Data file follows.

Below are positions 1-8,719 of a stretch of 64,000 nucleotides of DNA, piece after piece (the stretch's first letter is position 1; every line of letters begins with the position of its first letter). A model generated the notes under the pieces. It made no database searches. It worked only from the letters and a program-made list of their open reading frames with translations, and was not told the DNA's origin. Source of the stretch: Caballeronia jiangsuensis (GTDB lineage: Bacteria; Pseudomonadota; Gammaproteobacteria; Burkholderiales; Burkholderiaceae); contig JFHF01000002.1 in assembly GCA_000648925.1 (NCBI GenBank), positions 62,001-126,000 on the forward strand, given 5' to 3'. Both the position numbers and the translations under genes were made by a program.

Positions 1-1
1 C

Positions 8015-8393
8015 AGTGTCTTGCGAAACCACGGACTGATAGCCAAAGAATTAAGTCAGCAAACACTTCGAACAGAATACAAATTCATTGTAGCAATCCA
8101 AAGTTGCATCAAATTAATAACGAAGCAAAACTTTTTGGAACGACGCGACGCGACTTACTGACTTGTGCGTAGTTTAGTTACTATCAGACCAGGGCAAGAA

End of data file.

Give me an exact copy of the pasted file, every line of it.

Below are positions 1-8,719 of a stretch of 64,000 nucleotides of DNA, piece after piece (the stretch's first letter is position 1; every line of letters begins with the position of its first letter). A model generated the notes under the pieces. It made no database searches. It worked only from the letters and a program-made list of their open reading frames with translations, and was not told the DNA's origin. Source of the stretch: Caballeronia jiangsuensis (GTDB lineage: Bacteria; Pseudomonadota; Gammaproteobacteria; Burkholderiales; Burkholderiaceae); contig JFHF01000002.1 in assembly GCA_000648925.1 (NCBI GenBank), positions 62,001-126,000 on the forward strand, given 5' to 3'. Both the position numbers and the translations under genes were made by a program.

Positions 1-1
1 C

Positions 8015-8393
8015 AGTGTCTTGCGAAACCACGGACTGATAGCCAAAGAATTAAGTCAGCAAACACTTCGAACAGAATACAAATTCATTGTAGCAATCCA
8101 AAGTTGCATCAAATTAATAACGAAGCAAAACTTTTTGGAACGACGCGACGCGACTTACTGACTTGTGCGTAGTTTAGTTACTATCAGACCAGGGCAAGAA